Vishnu is the archetype of the Husbandman, the All-Pervasive Sustainer Depicted as a mighty king. Vishnu is a kind and adaptable god who works continuously for the world's welfare. Traditionally associated with the sun, he always descends to earth in avataric (bodily) forms when the danger of total destruction is imminent. Here he is protected by the giant Earth-regenerating serpent Ananta. The three best-known of Vishnu's 10 avatars are Rama, Krishna, and Buddha. Others include Narasinha the lion avatar, and Kalki the horseman avatar of Vishnu.


The Norse god next in strength to Thor, Vithar was supposed to destroy the Fenris wolf, by placing one foot on the lower jaw, grasping the upper and tearing the wolf's mouth apart.


Volsung was of the lineage of Rerir, who was the son of Sigi, who in turn was the son of Odin. Volsung lay in his mother's womb for seven years, and when he was finally born he gave rise to the great and epic Saga of the Volsungs. Volsung's descendants were the great Germanic heroes Sigmund and his son Sigurd.


Vulcan, in Roman mythology, is the son of Jupiter and Juno, and husband of Maia and Venus. He was god of fire and volcanoes, and the manufacturer of art, arms, iron, and armor for gods and heroes. Vulcan's analogue in Greek mythology is the god Hephaestus. He is also called Mulciber ("softener") in Roman mythology and Sethlans in Etruscan mythology. His smithy was believed to be situated underneath Mount Aetna in Sicily. At the Vulcanalia festival, which was held on August 23, fish and small animals were thrown into a fire. Vulcan's shrine in the Forum Romanum, called the Volcanal, appears to have played an important role in the civic rituals of the archaic Roman Kingdom. Vulcan was the father of Caeculus.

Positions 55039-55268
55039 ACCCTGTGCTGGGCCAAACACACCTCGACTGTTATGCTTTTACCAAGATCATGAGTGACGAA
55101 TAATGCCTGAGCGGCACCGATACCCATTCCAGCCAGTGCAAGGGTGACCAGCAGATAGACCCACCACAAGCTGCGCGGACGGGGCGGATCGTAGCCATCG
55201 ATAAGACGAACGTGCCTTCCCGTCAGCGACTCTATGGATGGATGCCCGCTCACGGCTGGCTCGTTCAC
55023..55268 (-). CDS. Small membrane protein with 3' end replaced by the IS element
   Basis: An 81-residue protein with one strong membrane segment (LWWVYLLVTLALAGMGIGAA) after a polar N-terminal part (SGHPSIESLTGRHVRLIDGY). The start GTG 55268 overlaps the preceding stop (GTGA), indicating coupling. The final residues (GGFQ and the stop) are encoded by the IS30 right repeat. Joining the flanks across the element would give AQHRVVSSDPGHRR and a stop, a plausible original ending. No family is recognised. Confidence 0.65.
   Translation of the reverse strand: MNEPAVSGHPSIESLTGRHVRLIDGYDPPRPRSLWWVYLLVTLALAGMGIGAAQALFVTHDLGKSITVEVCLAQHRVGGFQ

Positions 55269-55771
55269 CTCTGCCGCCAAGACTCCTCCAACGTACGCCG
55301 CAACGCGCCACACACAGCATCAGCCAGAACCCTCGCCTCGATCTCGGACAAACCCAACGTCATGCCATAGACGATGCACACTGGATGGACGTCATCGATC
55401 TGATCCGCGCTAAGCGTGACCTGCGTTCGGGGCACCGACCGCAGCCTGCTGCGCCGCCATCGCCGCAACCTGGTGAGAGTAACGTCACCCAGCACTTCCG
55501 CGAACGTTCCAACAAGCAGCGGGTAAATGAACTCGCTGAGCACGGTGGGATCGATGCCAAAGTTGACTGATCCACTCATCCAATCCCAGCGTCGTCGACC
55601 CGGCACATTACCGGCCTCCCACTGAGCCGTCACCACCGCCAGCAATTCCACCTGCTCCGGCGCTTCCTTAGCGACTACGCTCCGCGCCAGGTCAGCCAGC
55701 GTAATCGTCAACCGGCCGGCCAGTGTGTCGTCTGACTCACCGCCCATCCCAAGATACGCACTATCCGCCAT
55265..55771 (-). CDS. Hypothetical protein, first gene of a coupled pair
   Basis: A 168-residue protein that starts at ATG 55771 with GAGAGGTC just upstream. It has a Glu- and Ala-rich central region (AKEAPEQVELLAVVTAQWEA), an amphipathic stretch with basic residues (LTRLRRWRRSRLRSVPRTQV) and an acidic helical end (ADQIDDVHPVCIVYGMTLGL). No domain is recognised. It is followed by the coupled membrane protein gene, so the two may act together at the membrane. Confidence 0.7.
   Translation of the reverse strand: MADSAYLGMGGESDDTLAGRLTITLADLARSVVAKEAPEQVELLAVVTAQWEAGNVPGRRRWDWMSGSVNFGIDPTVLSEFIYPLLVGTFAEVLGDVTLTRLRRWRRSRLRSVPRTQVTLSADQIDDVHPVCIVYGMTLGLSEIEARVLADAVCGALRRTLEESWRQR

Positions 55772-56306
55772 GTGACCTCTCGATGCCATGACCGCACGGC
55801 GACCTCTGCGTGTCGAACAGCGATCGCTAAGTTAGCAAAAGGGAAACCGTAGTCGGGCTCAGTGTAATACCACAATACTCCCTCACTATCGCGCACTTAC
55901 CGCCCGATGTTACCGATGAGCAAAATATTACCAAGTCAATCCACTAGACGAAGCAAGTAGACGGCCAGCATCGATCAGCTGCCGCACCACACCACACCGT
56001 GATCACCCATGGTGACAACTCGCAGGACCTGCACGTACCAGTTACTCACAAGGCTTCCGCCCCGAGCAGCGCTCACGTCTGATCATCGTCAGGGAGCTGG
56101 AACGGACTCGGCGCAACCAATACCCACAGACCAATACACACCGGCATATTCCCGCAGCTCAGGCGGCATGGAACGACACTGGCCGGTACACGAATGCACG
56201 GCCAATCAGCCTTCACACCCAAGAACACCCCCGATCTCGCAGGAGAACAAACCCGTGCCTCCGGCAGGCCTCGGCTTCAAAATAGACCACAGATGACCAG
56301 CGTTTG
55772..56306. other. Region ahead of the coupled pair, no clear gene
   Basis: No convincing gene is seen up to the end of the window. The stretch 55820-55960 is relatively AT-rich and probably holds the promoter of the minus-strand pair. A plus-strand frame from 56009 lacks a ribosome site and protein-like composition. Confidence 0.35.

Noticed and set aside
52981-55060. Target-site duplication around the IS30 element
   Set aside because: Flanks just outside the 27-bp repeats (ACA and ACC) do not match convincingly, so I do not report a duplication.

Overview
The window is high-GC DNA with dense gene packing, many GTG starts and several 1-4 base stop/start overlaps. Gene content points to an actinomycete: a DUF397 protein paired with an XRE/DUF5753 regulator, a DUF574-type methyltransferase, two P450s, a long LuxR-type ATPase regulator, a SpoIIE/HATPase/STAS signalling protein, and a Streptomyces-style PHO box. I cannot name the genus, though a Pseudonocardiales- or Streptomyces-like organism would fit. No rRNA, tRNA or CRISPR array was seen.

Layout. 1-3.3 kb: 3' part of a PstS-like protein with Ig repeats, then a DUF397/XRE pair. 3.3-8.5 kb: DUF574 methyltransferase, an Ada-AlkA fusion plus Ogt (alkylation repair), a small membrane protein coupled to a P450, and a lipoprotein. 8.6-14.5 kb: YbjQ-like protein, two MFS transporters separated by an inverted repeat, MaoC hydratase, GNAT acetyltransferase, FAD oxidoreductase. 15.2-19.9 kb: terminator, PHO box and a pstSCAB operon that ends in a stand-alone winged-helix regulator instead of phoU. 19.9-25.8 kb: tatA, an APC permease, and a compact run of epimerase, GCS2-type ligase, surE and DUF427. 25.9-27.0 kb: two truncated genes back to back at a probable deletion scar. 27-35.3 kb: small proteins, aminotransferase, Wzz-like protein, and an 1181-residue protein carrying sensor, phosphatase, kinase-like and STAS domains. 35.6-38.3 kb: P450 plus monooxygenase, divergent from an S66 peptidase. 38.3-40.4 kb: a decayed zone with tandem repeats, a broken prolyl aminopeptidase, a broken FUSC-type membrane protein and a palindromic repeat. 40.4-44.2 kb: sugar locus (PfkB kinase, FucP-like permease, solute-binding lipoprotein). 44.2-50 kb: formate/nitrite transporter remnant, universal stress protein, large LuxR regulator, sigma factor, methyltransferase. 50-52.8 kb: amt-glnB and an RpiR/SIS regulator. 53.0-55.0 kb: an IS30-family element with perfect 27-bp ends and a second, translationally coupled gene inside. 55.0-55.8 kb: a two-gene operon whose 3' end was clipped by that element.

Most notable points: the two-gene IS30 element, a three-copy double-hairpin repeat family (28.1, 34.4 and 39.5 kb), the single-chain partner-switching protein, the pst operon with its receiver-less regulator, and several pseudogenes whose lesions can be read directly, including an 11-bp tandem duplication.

To punish mankind for stealing the secrets of fire, Zeus, ordered the other gods to make a poisoned gift for man. Vulcan’s contribution to the beautiful and foolish Pandora, was to mold her from clay and to give her form. He also made the thrones for the other gods on Mt. Olympus.

More Coming.....

Back to The God/dess Page